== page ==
As I mention on my About page, I am aware that I can come across to others as someone different from whom I feel myself to be. I’ve grown to accept this – and part of accepting it means that I do try to be mindful about how I come across, because life is about adapting to the situation. On the flipside, another part of accepting myself means allotting a judgment-free window of time when I can be alone, recharge, and not think about any of that (hello pizza and wine by myself Friday nights).

But none of this self-negotiating happens online. Social media provides me with a place I can express myself as I choose. I can hone in on the person I want to project to the world (my personal brand, if you will) and show it consistently. For this reason, one might argue that our online selves are inauthentic because we only show others what we want them to see.

Newsflash: All of us edit our selves in the eyes of those around us. It’s just that some of us are better at it than others. While I’ve learned to manage my anxious personality, sometimes I forget and the anxiety shows on my face or in my mannerisms. I don’t mean to show it, it’s just that sometimes I lose focus.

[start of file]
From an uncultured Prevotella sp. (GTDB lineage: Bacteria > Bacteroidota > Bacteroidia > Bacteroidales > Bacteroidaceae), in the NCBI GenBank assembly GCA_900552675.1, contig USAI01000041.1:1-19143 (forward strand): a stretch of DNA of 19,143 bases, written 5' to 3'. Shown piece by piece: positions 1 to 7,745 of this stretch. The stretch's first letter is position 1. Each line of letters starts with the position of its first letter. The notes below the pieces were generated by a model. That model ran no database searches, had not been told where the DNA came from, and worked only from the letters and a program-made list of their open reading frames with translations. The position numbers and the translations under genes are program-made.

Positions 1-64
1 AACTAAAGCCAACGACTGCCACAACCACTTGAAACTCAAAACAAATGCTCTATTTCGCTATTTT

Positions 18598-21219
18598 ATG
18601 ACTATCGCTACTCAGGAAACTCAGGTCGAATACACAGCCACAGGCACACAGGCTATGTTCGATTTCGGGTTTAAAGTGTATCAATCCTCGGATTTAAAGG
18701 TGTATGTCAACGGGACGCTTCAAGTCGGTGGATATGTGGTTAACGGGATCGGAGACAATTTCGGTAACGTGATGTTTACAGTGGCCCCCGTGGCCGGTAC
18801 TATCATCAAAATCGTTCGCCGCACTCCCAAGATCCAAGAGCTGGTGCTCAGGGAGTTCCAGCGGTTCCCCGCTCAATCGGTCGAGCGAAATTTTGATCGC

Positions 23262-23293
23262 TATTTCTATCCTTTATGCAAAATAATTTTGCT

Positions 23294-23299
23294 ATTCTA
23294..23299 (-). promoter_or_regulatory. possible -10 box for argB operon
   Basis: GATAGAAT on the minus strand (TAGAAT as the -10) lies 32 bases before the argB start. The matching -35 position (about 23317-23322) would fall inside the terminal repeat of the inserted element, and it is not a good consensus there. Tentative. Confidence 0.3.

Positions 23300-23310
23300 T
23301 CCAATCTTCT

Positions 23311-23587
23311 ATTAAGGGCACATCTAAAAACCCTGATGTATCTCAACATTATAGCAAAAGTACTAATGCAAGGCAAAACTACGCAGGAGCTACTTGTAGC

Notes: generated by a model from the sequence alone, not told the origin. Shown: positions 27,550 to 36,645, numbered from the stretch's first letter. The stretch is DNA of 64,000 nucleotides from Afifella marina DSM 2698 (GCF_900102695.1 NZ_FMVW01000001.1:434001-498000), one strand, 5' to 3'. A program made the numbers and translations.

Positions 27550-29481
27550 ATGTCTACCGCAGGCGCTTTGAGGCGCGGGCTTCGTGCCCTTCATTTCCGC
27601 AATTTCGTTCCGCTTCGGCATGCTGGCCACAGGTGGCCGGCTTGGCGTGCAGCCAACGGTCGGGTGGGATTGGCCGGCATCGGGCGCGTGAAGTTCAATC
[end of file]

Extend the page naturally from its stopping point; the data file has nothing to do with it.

On social media, my anxious personality doesn’t show – that is unless I choose to show it (as I’m doing right now). I will always be a little bit anxious, and where I might be disadvantaged socially in the “real” world because of that, on social media I’m not.

Social media frees me from my social anxiety.

What’s Wrong with Wanting to Be Noticed?

As much as I claim to “hate” having attention drawn to myself, in actuality that’s only partly true. It’s true that opening a birthday present in the centre of a circle of people sounds like a nightmare to me; however, the opposite is true when I gain a new follower on social media, or get a comment on one of my blogs. This makes me happy and motivates me to keep doing what I’m doing.